The Santa Barbara News-Press is no more. After more than 150 years of newsgathering, the Pulitzer Prize-winning newspaper has posted its last online edition a month after the News-Press ceased publication of its print newspaper and went all-digital.
The death knell for the once-mighty but long-floundering News-Press came in the form of a bankruptcy filing last week by Ampersand Publishing LLC, the entity by which the newspaper does business.
Ampersand’s Chapter 7 bankruptcy filing was authorized during a meeting “on or about” May 1, nearly three months before it was filed Friday in U.S. Bankruptcy Court for California’s Central District, according to federal court records.
The move also comes about three months after the newspaper relocated its operations and staff from the landmark building on Santa Barbara’s De la Guerra Plaza — where it had been housed for the last 101 years — to its printing plant in Goleta, the Santa Barbara Independent reported.
As of Sunday evening, the News-Press’ website appeared to include no mention of the bankruptcy or cessation of operation. There was also no mention on its Twitter feed, Facebook page or Instagram account, the bio of which still reads “Publishing since 1855 — the longest running daily newspaper in Southern California.” Friday’s is the most recent online edition of the publication posted on its website, which features a red-lettered banner stating that “The News-Press is entirely digital” and directing readers to its online edition. The Friday edition is the last the News-Press will issue, according to the Independent.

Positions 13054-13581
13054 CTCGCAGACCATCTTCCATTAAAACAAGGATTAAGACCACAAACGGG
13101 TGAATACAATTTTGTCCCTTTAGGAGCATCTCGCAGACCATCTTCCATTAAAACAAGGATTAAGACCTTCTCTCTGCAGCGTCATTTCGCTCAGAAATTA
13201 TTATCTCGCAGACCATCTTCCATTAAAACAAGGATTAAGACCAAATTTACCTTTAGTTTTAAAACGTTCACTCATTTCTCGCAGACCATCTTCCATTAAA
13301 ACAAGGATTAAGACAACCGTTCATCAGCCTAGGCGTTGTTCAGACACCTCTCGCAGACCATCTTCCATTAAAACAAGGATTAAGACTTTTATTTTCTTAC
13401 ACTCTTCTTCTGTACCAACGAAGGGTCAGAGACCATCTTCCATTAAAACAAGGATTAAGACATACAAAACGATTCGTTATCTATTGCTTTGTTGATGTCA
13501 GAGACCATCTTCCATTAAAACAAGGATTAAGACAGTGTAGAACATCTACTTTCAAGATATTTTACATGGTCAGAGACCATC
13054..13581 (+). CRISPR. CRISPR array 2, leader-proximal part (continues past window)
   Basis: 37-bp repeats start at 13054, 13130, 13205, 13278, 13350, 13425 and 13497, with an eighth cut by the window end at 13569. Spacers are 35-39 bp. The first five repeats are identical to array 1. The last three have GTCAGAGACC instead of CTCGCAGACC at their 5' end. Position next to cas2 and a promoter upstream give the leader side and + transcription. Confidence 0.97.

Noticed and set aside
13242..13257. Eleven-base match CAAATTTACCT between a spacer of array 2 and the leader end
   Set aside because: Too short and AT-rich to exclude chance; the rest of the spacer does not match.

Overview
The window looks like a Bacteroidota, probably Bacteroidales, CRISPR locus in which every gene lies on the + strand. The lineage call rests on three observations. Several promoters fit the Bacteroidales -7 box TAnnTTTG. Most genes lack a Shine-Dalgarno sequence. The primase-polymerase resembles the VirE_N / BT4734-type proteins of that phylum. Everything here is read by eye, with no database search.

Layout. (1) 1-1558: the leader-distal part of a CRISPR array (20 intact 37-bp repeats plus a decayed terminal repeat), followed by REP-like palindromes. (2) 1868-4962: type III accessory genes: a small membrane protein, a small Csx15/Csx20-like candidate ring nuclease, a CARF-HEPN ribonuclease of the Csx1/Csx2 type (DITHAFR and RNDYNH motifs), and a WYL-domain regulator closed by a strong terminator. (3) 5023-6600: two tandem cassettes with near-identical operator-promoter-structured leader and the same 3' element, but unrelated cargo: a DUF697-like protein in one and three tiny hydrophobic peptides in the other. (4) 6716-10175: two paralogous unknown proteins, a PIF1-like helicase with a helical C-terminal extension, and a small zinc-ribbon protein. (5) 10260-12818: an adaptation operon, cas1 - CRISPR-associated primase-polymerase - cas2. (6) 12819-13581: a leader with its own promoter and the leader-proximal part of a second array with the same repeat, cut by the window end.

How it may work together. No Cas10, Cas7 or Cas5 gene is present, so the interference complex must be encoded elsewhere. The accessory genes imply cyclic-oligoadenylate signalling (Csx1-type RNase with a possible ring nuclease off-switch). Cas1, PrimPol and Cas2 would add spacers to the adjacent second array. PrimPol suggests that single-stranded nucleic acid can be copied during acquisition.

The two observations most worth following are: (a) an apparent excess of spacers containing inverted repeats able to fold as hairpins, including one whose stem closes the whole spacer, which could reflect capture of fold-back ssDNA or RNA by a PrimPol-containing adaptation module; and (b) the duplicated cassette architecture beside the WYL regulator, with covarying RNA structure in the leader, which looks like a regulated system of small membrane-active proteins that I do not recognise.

Dave Mason, the newspaper’s managing editor, did not immediately respond to a request for comment Sunday evening.
Mason wrote in an email to News-Press employees that Wendy McCaw, the company’s owner since 2000, “filed for bankruptcy on Friday,” the Independent reported. “They ran out of money to pay us. They will issue final paychecks when the bankruptcy is approved in court.” The contents of the email could not be independently verified on Sunday.
Neither Jerry Namba, the bankruptcy trustee, nor Levene, Neale, Bender, Yoo & Golubchik, the law firm identified in the bankruptcy filing as representing Ampersand, responded to requests for comment via telephone or email on Sunday. A voicemail left on the News-Press’ main office line went unreturned Sunday evening.
The outfit is in dire financial straits, according to Ampersand’s Chapter 7 filing. A meeting of the company’s creditors — of which there are from 200 to 999, per the Friday filing — is scheduled for Sept. 1. But “no property appears to be available to pay creditors,” according to the document, meaning it’s unlikely the company, which claims to have less than $50,000 of assets, will make good on its $1 million to $10 million of liabilities.